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FATMAP difficulty grade
You can get a great view of this face from the top of either the Madeleine or Solaise lift stations.
The ENE Face of the Sana is located just below the summit of Pointe de la Sana and with an extremely exposed and technical upper section, it should only be considered by seasoned experts who are 100% sure on the snow stability. The line is accessible from the summit of Pointe de la Sana which is reached by starting at the top of the Grand Pre chairlift and taking the Tour du Mont Roup ascent path, going onto the Barmes de l'Ours ascent path when it veers off right at the rocky pass. Before reaching the Col de la Barmes de l'Ours which splits Pointe de la Sana and Rochers Barmes des l'Ours, leave the ascent path and head right towards Pointe de la Sana.
You’ll begin to feel the altitude as you start to climb to fairly steep south east face of Pointe de la Sana, so make sure you’re feeling fit! The climb isn’t anything technical, but it’s recommended that you’re happy with completing kick turns on a fairly steep gradient, on an aspect which is usually icy in the morning. The 3,435m summit of Pointe de la Sana is breathtaking, with a true 360 degree panorama - take a look at the stunning south face of the Grande Casse and Grande Motte to your north west. Carefully ski along a ridgeline in a north east direction from the summit of Pointe de la Sana to reach the top of this face.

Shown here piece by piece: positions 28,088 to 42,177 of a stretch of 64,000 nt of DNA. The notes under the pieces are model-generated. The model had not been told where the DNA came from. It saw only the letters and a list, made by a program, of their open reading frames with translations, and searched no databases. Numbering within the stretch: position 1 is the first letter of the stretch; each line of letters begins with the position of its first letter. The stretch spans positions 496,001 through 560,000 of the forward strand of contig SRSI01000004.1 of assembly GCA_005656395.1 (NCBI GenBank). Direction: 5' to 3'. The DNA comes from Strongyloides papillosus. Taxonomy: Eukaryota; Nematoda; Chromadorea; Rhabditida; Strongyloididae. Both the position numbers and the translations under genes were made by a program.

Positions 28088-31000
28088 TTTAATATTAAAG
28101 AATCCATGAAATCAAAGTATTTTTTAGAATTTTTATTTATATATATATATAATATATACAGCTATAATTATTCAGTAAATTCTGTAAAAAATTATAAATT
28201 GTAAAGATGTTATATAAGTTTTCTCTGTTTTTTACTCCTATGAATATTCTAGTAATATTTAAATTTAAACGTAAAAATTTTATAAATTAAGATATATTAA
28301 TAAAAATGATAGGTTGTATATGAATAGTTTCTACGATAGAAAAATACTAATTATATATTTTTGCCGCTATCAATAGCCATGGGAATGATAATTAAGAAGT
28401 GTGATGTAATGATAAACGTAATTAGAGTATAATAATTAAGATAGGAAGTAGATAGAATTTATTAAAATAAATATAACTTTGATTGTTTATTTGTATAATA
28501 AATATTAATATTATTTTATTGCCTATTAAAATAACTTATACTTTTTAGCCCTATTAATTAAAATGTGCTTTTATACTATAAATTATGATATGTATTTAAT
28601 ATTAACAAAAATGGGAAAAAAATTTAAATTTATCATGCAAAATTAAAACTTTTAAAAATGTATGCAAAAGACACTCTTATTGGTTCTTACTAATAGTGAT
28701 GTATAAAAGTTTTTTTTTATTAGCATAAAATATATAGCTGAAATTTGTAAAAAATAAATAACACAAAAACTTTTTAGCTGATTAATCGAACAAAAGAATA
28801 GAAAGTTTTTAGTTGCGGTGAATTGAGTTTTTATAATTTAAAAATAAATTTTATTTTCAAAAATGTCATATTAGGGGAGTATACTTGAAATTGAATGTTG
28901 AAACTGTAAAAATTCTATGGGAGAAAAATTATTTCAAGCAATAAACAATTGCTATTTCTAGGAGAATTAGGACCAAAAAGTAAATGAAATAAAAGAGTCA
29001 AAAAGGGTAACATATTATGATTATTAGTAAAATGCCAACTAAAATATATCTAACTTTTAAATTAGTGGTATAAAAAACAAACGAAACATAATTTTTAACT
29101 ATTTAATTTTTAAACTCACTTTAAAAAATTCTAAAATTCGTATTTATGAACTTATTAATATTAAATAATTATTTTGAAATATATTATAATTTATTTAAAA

The top section of this face is extremely steep and open, split by shallow couloirs which funnel down into cliffs below.
Controlled technique is required throughout this top section where you are constantly exposed by the cliffs below. After descending roughly 100 vertical meters on the open face, you’re then required to traverse in a skier’s left direction to avoid the cliffs below, this will lead you towards a snowy ramp which then joins into a beautiful east facing couloir. You can breath a sigh of relief once you make it into this couloir, knowing that all the exposure if behind you.
The couloir then leads out onto the Glacier de Barmes de l’Ours which then follows into a long and mellow descent into the wide Pisset valley leading back to the Manchet chair.